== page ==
Yesterday I wrote to James Brokenshire, the Secretary of State for Communities and Local Government to ask him to order a review of the governance of Liverpool City Council. In my request I cited three things as an example of what is going wrong in the city.
Firstly, the large number of Labour Councillors who are in receipt of Special Responsibility Allowances which is far more than any other comparable city.
Secondly, is the failure of the Council to respond to the recommendations of the Peer Review of the Council by the LGA to involve opposition Councillors more in the running of the scrutiny process by which the Elected Mayor and Cabinet are held to account.
But what has brought my anger to boiling point is the rejection of a valid request for an Extraordinary Meeting of the Council to discuss whether or not to begin the process of removing the position of Elected Mayor. We all know that there is widespread disquiet in the City about the position of Elected Mayor. This unease has spread to the Labour Party with Constituency Labour Parties demanding an end to this wasteful undemocratic position. The Mayor’s response to this is to get the Labour Party to conduct an internal review of the position involving all parts of the Labour Party.
This is not, however, Labour’s City. It is a City and a Council which belongs to its people. The debate about the way the City is run should take place in public and not inside the fractured debates of the Labour Party where the issue will be used to settle scores rather than in consideration of the wishes of the people.
The Council have blocked a public debate on the procedural grounds that the Elected Mayor has now asked for a report on this issue. When I pressed for a timescale on the production and reporting of the report, I got no reply. This is not a complicated matter. There are only three options open to the Council and the Officers could report on these and the consultation process within a week on three or four sheets of paper.
What the Council has now done is to stop an open and honest democratic debate on the issue at an early moment in the Council’s year and sent the whole issue off into the long grass.
This is technically legal but morally indefensible. It makes it highly likely that we will now have an elected mayor until 2024 no matter what the people say as if a Mayor is elected in 2020 they will stay in place for the whole of the 4 year period.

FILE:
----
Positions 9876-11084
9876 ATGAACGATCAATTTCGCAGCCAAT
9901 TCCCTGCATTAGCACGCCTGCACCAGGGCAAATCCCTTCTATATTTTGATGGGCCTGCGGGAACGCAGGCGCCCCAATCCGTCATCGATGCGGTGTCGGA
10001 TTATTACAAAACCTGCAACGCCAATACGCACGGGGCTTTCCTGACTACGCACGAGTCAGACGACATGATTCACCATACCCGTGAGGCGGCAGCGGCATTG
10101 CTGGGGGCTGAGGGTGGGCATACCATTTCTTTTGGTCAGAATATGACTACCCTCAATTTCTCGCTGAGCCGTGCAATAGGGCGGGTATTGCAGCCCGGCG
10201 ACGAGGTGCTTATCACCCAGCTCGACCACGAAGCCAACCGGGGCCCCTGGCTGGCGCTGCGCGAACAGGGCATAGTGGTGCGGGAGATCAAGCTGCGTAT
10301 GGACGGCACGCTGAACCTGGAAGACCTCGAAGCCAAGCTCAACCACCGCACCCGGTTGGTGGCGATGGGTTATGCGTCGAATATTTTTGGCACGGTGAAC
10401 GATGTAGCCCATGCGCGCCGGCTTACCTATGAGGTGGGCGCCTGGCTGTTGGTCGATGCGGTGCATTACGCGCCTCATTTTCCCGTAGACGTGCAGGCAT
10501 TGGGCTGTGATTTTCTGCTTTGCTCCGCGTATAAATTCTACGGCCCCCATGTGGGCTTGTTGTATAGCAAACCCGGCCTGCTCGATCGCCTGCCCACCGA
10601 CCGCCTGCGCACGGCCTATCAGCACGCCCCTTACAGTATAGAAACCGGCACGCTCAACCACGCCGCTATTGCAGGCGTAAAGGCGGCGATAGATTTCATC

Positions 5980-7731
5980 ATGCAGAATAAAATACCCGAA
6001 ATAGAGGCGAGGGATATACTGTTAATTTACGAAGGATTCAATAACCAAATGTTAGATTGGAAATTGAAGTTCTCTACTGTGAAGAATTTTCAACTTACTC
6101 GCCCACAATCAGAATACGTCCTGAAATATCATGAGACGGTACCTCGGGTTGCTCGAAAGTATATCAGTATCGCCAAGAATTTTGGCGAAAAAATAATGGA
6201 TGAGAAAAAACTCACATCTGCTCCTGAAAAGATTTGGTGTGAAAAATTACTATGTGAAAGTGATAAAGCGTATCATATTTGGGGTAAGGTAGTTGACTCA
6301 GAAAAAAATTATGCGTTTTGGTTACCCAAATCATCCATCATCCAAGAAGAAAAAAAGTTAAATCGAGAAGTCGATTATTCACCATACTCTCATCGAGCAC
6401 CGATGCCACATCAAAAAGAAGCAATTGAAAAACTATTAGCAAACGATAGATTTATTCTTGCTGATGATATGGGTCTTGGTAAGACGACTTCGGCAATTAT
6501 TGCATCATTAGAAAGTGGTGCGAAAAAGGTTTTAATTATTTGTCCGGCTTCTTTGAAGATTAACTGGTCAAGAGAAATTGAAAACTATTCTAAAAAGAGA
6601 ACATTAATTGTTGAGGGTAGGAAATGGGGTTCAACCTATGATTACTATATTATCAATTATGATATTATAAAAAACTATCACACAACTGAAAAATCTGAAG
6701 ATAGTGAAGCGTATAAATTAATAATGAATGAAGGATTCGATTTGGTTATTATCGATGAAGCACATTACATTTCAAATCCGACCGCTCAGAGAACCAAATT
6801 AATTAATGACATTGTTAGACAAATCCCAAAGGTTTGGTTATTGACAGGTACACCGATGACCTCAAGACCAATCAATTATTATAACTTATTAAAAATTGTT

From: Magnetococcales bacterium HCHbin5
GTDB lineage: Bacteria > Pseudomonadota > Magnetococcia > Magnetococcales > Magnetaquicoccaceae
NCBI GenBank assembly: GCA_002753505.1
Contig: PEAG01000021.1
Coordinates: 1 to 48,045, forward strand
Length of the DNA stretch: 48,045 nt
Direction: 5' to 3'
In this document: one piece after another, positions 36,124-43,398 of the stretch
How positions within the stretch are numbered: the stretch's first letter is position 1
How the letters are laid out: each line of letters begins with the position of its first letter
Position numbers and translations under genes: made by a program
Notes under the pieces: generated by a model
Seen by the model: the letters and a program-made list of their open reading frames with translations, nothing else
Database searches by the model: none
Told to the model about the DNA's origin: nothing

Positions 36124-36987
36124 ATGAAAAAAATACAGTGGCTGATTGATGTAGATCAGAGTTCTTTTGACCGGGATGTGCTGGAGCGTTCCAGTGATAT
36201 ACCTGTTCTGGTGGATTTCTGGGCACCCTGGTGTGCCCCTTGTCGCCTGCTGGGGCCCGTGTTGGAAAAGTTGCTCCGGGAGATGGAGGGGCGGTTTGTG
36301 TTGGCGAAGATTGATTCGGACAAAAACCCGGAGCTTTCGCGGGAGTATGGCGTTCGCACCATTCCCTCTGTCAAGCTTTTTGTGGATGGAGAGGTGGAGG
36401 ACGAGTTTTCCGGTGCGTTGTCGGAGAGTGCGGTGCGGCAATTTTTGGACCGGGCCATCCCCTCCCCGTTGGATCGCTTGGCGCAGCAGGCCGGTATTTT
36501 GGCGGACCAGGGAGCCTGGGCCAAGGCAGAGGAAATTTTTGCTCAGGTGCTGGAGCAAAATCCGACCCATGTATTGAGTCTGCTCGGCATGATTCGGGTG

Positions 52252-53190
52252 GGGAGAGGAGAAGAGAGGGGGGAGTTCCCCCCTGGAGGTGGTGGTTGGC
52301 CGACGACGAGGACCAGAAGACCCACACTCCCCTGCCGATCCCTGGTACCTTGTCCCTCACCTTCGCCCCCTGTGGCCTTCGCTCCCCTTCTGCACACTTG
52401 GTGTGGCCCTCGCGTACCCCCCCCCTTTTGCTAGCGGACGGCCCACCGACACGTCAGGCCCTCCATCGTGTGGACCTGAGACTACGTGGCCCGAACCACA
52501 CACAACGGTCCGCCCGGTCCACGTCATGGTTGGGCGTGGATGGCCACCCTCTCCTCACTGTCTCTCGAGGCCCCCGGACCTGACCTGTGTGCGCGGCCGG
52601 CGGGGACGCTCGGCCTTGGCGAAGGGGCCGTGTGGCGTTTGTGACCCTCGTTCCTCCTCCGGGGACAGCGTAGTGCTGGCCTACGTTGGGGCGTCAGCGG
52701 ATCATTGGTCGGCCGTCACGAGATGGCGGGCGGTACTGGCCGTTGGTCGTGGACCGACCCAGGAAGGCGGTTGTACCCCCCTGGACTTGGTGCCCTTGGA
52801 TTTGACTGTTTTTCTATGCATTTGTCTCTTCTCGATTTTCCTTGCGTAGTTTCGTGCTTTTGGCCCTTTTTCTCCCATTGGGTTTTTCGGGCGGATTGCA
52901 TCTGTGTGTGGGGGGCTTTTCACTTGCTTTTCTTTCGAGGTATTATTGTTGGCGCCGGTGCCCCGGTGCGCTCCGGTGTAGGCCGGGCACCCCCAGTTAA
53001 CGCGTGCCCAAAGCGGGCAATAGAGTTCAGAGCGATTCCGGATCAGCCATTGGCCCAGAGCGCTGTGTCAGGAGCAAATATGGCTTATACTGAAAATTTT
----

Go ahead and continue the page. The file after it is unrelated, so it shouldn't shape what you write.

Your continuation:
Liberal Democrats will now launch our own consultation on the Elected Mayoralty within the next two weeks. We will give the people of Liverpool a voice even if the Labour controlled council will not.
I attach here the entire letter that I have written to the Secretary of State.
Dear Secretary of State,
Re: Liverpool Council
I am writing to you to ask you to conduct and immediate and high-level enquiry into the governance of Liverpool City Council.
My immediate concern is the Council’s failure to senstively act within its own standing orders and in doing so preventing a full and proper discussion of the desire shared by many people in Liverpool to remove the position of Elected Mayor.
On 22nd May my Liberal Democrat colleagues and I gave to the Chief Officers of the Council a requisition for an Extraordinary Council Meeting to set in train the process of consultation required to abolish the elected mayoral position. I should explain that in Liverpool a referendum is not required because the council decided in a council meeting to establish the position.
The Council failed to respond to this in the requisite time so, but explained to me that they were seeking a meeting with the Lord Mayor to set the date. They then further explained to me that they had agreed that the Council’s Chief Executive would write a report to be presented, at some unspecified time to a special council meeting. Under our standing orders I had the right to summon a council meeting to consider our motion and exercised that right. The officers have now told me that because a report has been asked for they will not call the Council meeting.
I would explain that there is some disquiet within the controlling Labour group on the Council about the Elected Mayoralty and they have set up an internal consultation process to look at the issue. I have no doubt at all that my motion for a full public debate has been side-tracked to allow the Labour Party to spin out these discussions. I also have no doubt that this has been done at the behest of those who seek to keep the position in place.
The position of Elected Mayor is highly contentious in the City. Many residents object to the fact that they were denied a referendum on the issue in the first place and many want to see the position abolished. At the end of the day the City of Liverpool and its governance is not a matter for any one Party who control the city at any one time but a decision that should be made by the City’s owners, the people of Liverpool.
This is the most high profile and urgent issue but it is not the only one. We have concerns at the fact that all scrutiny is led by Labour councillors despite the fact that 20% of the Council are now opposition councillors. This being in contradiction of a recommendation from the LGA’s Peer Review Team last year. We are also deeply concerned at the number of Labour councillors who receive special responsibility allowances with no clear indication of the work that they do!
I would be pleased to discuss this regrettable state of affairs with your officials and look forward to doing so.
Cllr Richard Kemp CBE,
Leader, Liverpool Liberal Democrats